A Large Kangxi Blue and White Porcelain Dish c.1700.

A Kangxi Blue and White porcelain dish decorated with ladies in various pursuits, the base with an apocryphal Ming, Chenghua mark (reigned 1465 to 1487). The central scene is of a busy garden, two elegant ladies are next to a large jardinière of flowering peony. One of the ladies is holding a fan, she is being served tea or warm wine, the other lady holds a small twig with a flower, she is next to an assistant who is warming a kettle on a brazier. The scene is framed by flowering prunus. The border shows two ladies with fans and two pairs of women playing instruments.



The rim has numerous small chips. Filled chips, some are just glaze chips ; a flat flake type chip 18 x 5 mm, 12 x 2 mm other smaller filled chips. Minor rim chips and fritting.
Diameter : 31.5 cm (12 1/2 inches)
Stock number



Apocryphal Marks :

Apocryphal marks are frequently encountered on Chinese porcelain, particularly on Kangxi Blue and White Porcelain but also on Transitional porcelain like the present example. The mark of the Ming Emperor Chenghua who reigned from 1465 to 1487 being by far the most common, other Ming marks include Jiajing (1522-1566) and less frequently Wanli (1573-1620). These marks were not added to the piece to deceive, but more as a sign of reverence to earlier potters of the Ming dynasty (1368-1644). Occasionally they are used on pieces copying Ming Porcelain, these objects were probably made for collectors who could not afford the Ming original. Tianqi is an early period for such an apocryphal mark.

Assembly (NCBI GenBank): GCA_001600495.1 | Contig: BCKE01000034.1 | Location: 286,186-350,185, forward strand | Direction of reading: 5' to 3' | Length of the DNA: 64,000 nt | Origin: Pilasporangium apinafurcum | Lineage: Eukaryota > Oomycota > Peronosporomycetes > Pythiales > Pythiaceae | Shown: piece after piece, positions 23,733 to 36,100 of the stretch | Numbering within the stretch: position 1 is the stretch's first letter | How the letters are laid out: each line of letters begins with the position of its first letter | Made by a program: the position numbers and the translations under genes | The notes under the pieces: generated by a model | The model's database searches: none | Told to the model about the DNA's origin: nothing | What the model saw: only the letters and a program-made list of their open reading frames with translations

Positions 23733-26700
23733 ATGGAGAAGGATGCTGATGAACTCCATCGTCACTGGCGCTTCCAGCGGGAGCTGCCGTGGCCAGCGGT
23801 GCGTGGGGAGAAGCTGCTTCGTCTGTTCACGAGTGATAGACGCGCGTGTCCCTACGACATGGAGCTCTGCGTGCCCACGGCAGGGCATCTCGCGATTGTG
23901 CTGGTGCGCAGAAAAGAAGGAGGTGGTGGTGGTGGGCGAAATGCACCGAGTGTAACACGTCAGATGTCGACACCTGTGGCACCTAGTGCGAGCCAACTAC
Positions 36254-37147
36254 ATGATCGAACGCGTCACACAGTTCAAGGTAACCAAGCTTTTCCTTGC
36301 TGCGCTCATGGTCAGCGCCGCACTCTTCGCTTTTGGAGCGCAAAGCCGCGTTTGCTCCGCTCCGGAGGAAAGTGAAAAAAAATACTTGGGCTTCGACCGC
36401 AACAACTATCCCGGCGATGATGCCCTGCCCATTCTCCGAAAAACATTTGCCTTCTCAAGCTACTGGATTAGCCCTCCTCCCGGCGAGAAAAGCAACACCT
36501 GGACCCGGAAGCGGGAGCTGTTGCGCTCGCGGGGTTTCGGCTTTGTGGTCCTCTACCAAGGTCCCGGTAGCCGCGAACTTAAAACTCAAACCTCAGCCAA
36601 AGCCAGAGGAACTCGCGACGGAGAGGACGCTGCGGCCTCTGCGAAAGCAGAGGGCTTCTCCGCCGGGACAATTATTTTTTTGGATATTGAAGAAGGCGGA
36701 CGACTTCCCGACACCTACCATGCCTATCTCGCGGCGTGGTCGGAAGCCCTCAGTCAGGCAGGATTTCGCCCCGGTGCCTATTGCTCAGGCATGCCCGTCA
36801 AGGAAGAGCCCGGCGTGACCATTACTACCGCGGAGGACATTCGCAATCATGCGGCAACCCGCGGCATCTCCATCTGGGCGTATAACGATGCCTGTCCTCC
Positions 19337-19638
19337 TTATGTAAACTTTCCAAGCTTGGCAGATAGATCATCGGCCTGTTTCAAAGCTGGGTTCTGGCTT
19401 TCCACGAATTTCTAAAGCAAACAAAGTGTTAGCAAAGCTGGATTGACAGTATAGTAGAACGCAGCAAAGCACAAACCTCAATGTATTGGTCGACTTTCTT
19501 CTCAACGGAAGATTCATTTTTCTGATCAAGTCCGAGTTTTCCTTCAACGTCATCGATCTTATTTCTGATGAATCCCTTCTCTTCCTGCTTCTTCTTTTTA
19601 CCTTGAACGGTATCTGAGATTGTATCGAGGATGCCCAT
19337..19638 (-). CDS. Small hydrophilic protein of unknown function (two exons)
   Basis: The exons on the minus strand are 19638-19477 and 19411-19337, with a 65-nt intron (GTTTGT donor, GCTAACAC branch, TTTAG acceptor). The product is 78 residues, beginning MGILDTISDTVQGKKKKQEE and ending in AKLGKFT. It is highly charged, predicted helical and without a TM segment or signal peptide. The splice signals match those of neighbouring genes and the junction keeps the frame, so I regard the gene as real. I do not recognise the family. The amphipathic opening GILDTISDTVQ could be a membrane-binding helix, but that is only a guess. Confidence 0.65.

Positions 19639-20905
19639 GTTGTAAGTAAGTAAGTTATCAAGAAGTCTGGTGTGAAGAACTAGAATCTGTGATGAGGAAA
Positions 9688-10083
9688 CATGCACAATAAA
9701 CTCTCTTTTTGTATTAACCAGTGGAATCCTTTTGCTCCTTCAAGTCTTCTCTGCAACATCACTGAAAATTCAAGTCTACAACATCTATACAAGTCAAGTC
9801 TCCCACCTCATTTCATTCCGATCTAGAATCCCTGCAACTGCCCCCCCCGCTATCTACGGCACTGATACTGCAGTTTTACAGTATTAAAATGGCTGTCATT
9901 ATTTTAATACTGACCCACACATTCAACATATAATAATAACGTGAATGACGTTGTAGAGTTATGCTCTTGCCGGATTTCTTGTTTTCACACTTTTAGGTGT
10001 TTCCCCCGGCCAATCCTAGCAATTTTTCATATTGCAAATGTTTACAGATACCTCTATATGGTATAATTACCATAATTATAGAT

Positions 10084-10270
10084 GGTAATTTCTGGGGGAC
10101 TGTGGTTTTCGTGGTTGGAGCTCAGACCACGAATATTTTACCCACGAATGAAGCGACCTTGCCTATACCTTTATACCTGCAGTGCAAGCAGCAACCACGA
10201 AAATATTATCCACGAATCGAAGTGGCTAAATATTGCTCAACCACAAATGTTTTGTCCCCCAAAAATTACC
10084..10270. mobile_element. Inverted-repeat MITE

Peony :

Peonies are the most commonly encountered flower on Chinese porcelain, indeed in Chinese art in general. There are two cultivated types of peony commonly depicted, the tree peony Paeonia Suffruicosa (Mudan) and the herbaceous peony P.Lactiflora (Shaoyao). Both have rich exuberant flowers with thin silk like petals but the plants are rather different to each other. The tree peony is not in fact a tree but a deciduous shrub, sometimes rather large and sprawling, it has irregular woody stems. It shares a similar leaf and flower form to the herbaceous peony but they are not close in other ways. The Chinese refer to the peony as the `King of flowers` and are seen as equivalent to the first rank among officials. The flowers are closely associated with royalty because they have been grown in imperial gardens since the Sui dynasty (581-618). The peony is one of the flowers of the four seasons and represents the Spring. It symbolizes wealth and honour, honour in the sense of high rank, having an official position, or high social status.